Summit County agencies are being proactive about suicide prevention |

Summit County agencies are being proactive about suicide prevention

The Park Record Editorial, May 7-9, 2014

No one knows why, but statistics show that suicide rates in the Rocky Mountain communities from Montana to New Mexico rank among the highest in the nation. Utah is no exception. In 2011 the state had the seventh-highest suicide rate in the United States.

Unfortunately, Summit County is experiencing the same trend. In the last five years the number of suicides has jumped from five to nine. And 2014 doesn’t seem to be offering any respite. In separate incidents, three individuals committed suicide over the last month a high school student, an adult man and an adult woman.

In each case, families and friends are devastated and left wondering what they could have done to avert the tragedies. As a community, we are asking the same questions.

The best we can do is to move forward with a commitment to be more observant, better informed about available resources and prepared to steer someone in crisis toward professionals who can help.

Several local agencies are already taking proactive measures to coordinate services within the community. Local law enforcement officials are brushing up on crisis intervention training and the county health department is working to interconnect and reinforce existing networks.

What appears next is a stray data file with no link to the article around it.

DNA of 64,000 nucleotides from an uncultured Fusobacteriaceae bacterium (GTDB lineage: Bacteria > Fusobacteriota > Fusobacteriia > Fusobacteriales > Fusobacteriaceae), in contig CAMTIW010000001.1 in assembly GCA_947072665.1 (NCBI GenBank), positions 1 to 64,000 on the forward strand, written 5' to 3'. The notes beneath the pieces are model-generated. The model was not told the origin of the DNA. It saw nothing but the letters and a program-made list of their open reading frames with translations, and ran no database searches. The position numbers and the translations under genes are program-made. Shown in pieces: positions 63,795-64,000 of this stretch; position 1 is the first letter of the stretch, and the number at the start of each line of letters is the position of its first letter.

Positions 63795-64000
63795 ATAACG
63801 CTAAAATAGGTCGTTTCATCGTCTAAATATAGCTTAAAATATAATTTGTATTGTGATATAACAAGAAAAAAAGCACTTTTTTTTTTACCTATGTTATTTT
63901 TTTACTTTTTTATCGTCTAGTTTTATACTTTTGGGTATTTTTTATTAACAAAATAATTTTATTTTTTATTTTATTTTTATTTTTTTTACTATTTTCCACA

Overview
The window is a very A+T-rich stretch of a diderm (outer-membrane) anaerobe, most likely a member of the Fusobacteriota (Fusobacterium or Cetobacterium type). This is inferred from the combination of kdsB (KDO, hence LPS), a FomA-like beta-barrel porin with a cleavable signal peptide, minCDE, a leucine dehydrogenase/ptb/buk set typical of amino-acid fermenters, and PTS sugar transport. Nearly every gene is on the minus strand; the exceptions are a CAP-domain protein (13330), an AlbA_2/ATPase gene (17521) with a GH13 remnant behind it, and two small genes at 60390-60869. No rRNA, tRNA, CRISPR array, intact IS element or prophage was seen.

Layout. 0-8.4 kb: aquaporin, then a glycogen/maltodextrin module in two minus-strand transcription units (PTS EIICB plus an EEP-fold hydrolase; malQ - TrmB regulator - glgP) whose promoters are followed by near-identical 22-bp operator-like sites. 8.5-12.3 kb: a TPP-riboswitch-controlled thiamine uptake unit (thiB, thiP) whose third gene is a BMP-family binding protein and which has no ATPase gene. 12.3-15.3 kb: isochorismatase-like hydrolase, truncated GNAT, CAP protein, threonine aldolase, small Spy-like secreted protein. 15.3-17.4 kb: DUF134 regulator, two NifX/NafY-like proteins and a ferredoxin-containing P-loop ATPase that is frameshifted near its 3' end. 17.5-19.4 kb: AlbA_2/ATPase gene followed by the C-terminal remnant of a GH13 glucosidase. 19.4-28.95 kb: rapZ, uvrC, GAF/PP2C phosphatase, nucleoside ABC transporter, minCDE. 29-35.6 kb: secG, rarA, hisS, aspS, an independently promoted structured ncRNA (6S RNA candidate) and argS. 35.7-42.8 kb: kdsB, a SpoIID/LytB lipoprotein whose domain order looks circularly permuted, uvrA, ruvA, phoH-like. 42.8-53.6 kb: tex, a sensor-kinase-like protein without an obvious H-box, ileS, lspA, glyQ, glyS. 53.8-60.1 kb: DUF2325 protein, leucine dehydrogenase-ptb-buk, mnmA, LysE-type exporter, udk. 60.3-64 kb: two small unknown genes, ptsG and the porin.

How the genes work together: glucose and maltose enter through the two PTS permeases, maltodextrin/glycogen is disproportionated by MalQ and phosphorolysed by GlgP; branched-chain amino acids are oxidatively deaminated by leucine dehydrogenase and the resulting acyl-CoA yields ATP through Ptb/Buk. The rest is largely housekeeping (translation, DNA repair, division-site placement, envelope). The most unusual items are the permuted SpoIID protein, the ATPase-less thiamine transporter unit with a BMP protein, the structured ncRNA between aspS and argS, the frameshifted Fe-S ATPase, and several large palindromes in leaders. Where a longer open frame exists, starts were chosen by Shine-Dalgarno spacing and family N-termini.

Valley Mental Health, a private, nonprofit agency that provides services through a contract with Summit County, is already taking the lead on suicide prevention. The organization staffs a 24/7 crisis hotline and offers support to police, physicians, schools and other agencies when asked. And in response to concerns about Utah’s high suicide rate, the regional office in Park City is now offering a suicide intervention program for regular members of the community. Churches, PTAs and other groups can arrange a QPR (Question, Persuade, Refer) Training session that helps break down the fear of helping a person who is in crisis.

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The professionals at Valley Mental Health say many factors can lead a person to feeling isolated and hopeless. Among them depression, trauma, substance abuse, a relationship crisis, losing a job or failing in school. Their goal is to help individuals deal with those triggers and reconnect with the community. We can help. And we should suicide is reportedly the second leading cause of death for youths ages 10-17. It affects both men and women and is also a source of concern among senior citizens.

Park City and Summit County residents have a reputation for facing tough issues and this one merits their attention. For more information or to attend a QPR training session call Valley Mental Health, 435-649-8347.

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